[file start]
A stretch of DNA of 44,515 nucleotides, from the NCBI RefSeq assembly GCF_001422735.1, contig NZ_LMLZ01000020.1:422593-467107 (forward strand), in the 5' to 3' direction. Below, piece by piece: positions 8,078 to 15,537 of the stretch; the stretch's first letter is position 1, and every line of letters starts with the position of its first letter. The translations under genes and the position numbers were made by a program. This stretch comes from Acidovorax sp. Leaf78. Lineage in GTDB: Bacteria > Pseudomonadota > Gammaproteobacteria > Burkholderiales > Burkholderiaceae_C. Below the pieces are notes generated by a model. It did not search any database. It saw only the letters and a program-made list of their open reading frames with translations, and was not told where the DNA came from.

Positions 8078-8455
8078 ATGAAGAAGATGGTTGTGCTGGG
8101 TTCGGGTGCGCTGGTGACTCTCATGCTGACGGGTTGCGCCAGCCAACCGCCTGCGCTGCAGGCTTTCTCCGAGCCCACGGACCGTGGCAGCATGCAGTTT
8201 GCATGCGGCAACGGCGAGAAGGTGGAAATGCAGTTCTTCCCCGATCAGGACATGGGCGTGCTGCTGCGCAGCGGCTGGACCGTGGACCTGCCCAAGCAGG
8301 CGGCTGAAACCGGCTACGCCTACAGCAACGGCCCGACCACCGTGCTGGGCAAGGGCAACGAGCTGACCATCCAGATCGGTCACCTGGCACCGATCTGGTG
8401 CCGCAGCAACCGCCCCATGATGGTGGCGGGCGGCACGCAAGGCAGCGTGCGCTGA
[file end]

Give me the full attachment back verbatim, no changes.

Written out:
A stretch of DNA of 44,515 nucleotides, from the NCBI RefSeq assembly GCF_001422735.1, contig NZ_LMLZ01000020.1:422593-467107 (forward strand), in the 5' to 3' direction. Below, piece by piece: positions 8,078 to 15,537 of the stretch; the stretch's first letter is position 1, and every line of letters starts with the position of its first letter. The translations under genes and the position numbers were made by a program. This stretch comes from Acidovorax sp. Leaf78. Lineage in GTDB: Bacteria > Pseudomonadota > Gammaproteobacteria > Burkholderiales > Burkholderiaceae_C. Below the pieces are notes generated by a model. It did not search any database. It saw only the letters and a program-made list of their open reading frames with translations, and was not told where the DNA came from.

Positions 8078-8455
8078 ATGAAGAAGATGGTTGTGCTGGG
8101 TTCGGGTGCGCTGGTGACTCTCATGCTGACGGGTTGCGCCAGCCAACCGCCTGCGCTGCAGGCTTTCTCCGAGCCCACGGACCGTGGCAGCATGCAGTTT
8201 GCATGCGGCAACGGCGAGAAGGTGGAAATGCAGTTCTTCCCCGATCAGGACATGGGCGTGCTGCTGCGCAGCGGCTGGACCGTGGACCTGCCCAAGCAGG
8301 CGGCTGAAACCGGCTACGCCTACAGCAACGGCCCGACCACCGTGCTGGGCAAGGGCAACGAGCTGACCATCCAGATCGGTCACCTGGCACCGATCTGGTG
8401 CCGCAGCAACCGCCCCATGATGGTGGCGGGCGGCACGCAAGGCAGCGTGCGCTGA